Academic freedom is supposed to enable academics to conduct scientific enquiry and produce knowledge to be used for the public good. Academics need it so that they can meet their obligation to society. And the state has a corresponding duty to respect this freedom and protect it from abuse.
Academic freedom in Ghana started well with the establishment of the University of Ghana in 1948. Special measures were put in place to insulate the academic staff from governmental interference.
This trend was continued into independence. But it began to deteriorate when respect for liberal democracy, embodied in Ghana’s Independence Constitution, started to wane simultaneously as the country morphed into a one-party state and later into military rule.
In 1992, Ghana passed the Fourth Republican Constitution, which explicitly recognises “academic freedom”. This makes Ghana one of only 14 African countries to do so. The constitution bars the president from taking the position of chancellor of any public university. It also gives universities the power to set up their own governing councils.
But the constitution also grants the president the power to appoint a national council for tertiary education to coordinate the functioning of the public universities.
The current government is attempting to circumvent a key aspect of these constitutional provisions meant to promote and protect academic freedom in its attempt to overhaul the running of the universities with a new Public University Bill.
A memorandum accompanying the bill states, in part, that it is designed to curb “grave improprieties in the utilisation of resources” in public universities.
Based on this claim, the bill seeks to grant the president the power to appoint the chancellors of all public universities. The same applies to the appointment of chairs of all university councils. The council is basically the board of the institution. Currently, chancellors are appointed by university councils whose heads are appointed by the president.
The bill also whittles down the composition of the councils from about 21, depending on the university, to 13. The majority – eight – would be appointed by the president.
The new bill allows councils to appoint vice-chancellors. But the president’s majority stake in council membership means that vice-chancellors would in practice be presidential appointees.
Consequently, all three principal officers of a public university will be beholden to the president.
The president will also have the power to dissolve a university council if he deems there’s an emergency on the campus. The president can replace it with an interim council of his choice.
The universities’ freedom to control their own admission processes is to be replaced by a centralised application board.
These and many other provisions of the bill intrude into the university’s autonomous space.
These attempts by the government to control public universities are unjustified – not only in law but also in fact.
The country has laws that are strong enough to control financial management in the universities. And the ministers of education, finance and others have roles to play in ensuring compliance.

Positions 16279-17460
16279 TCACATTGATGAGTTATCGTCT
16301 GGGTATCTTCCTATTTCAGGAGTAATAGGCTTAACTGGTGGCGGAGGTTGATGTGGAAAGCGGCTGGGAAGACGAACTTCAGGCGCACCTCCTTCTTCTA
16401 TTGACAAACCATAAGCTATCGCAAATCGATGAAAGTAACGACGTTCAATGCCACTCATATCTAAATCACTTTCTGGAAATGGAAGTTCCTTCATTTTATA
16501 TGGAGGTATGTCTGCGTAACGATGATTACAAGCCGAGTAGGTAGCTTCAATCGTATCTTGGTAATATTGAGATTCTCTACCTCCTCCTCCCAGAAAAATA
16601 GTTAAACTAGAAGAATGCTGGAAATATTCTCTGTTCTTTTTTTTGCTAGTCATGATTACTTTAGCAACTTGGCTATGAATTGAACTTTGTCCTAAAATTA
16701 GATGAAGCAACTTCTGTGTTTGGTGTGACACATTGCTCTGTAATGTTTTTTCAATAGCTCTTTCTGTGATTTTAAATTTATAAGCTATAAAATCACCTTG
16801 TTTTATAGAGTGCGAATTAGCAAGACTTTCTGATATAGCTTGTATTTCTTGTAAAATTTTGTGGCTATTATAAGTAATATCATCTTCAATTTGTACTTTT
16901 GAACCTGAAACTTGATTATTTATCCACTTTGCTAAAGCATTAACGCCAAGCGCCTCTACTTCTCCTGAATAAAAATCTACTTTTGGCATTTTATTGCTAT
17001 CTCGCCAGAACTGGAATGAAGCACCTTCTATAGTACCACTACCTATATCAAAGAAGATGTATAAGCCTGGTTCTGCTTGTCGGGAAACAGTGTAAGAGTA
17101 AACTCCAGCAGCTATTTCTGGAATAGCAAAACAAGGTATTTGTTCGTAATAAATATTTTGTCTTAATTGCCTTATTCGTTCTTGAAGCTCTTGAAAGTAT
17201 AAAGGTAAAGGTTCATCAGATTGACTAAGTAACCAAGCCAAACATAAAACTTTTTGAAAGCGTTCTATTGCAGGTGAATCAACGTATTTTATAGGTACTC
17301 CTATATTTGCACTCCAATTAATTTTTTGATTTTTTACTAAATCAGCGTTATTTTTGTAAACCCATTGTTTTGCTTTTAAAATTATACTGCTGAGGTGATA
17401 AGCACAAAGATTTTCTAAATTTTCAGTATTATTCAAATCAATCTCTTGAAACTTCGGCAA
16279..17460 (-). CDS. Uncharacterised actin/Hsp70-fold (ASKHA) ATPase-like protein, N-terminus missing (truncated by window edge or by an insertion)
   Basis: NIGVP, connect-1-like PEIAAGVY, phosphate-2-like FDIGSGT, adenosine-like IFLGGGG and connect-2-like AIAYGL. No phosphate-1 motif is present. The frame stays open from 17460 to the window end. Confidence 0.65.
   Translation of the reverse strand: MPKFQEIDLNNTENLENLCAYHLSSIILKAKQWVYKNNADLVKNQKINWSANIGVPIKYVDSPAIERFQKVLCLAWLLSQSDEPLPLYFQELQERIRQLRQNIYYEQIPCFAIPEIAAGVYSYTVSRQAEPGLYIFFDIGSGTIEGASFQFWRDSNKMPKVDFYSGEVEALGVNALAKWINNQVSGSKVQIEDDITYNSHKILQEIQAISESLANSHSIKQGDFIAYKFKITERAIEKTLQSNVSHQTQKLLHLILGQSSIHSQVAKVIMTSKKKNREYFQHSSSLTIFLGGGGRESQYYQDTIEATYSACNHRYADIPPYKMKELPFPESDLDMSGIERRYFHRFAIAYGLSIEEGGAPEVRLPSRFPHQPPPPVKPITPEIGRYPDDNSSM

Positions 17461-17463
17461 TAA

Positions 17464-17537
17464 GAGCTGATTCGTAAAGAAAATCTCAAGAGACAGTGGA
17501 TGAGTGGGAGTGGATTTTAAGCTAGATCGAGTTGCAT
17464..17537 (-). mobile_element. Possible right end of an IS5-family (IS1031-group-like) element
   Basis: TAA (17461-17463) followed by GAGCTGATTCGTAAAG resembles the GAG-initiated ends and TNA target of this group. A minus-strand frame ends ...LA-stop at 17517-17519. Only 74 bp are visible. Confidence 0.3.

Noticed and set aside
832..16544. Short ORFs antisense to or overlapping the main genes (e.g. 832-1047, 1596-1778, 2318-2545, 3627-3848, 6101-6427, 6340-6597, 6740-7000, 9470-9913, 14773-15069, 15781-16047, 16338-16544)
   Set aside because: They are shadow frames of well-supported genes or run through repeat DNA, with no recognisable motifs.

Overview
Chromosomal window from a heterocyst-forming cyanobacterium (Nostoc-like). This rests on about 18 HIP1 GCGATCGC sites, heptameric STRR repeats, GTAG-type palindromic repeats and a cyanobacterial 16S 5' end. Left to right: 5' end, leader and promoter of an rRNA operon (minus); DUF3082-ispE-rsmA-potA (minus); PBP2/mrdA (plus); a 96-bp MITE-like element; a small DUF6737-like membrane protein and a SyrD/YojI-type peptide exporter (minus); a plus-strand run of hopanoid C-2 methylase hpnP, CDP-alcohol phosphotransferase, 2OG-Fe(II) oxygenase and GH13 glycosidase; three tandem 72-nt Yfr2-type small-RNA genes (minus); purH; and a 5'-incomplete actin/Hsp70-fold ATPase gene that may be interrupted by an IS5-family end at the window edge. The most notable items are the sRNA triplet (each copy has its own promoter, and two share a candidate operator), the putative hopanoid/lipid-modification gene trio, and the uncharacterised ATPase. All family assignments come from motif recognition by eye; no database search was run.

The solution does not lie in making a new law which seeks to control university governance through the back door.
The bill will create more problems than it seeks to solve. For example, it will mean that the minister of education will have to approve applications for grants and even the purchase of equipment to furnish a lecture theatre.
The respected Ghana Academy of Arts and Sciences, in its memorandum to parliament, noted that among the effects of the draft bill will be:
The introduction of direct executive control over public universities, both as corporate bodies and as academic institutions, and
The constriction of space for differentiation among public universities, for innovation, and for the drive for excellence.
It concluded that “the proposed draft Ghana universities bill is unnecessary” and should not be allowed to pass.
The University Teachers Association of Ghana, on its part, noted in its memorandum that it opposes
the enactment of a harmonised act and statutes to regulate all public universities under one platform.
In its opinion, the bill sins against fundamental provisions of the Fourth Republican Constitution and if passed in its present form, it will not hesitate to institute legal proceedings to challenge them before the Supreme Court.
The government has already shown itself to have little regard for academic freedom. Recently, its brusque interference in an impasse at a public university led to the dismissal of a vice-chancellor and dissolution of the school’s governing council. It also tried to control the conversion of polytechnics into technical universities by setting up a state education agency as the de facto governing council for the technical universities.
The bill also reflects tensions around perceived governmental interference in the removal from office of a vice-chancellor at the University of Education, and the appointment of a new one.
What will be lost
The Public University Bill, if allowed to pass, will take the country back to the 1960s. It will result in the loss of institutional autonomy, self-governance, collegiality, tenure and individual rights and freedoms of academics and students. This will in turn impact negatively on the congenial atmosphere required to promote creativity, innovation and competition on university campuses.
Ghana is considered a bastion of democracy in Africa. It has a large measure of respect for human rights and the rule of law compared with many other African countries. Its democratic credentials will suffer great harm if the bill becomes law.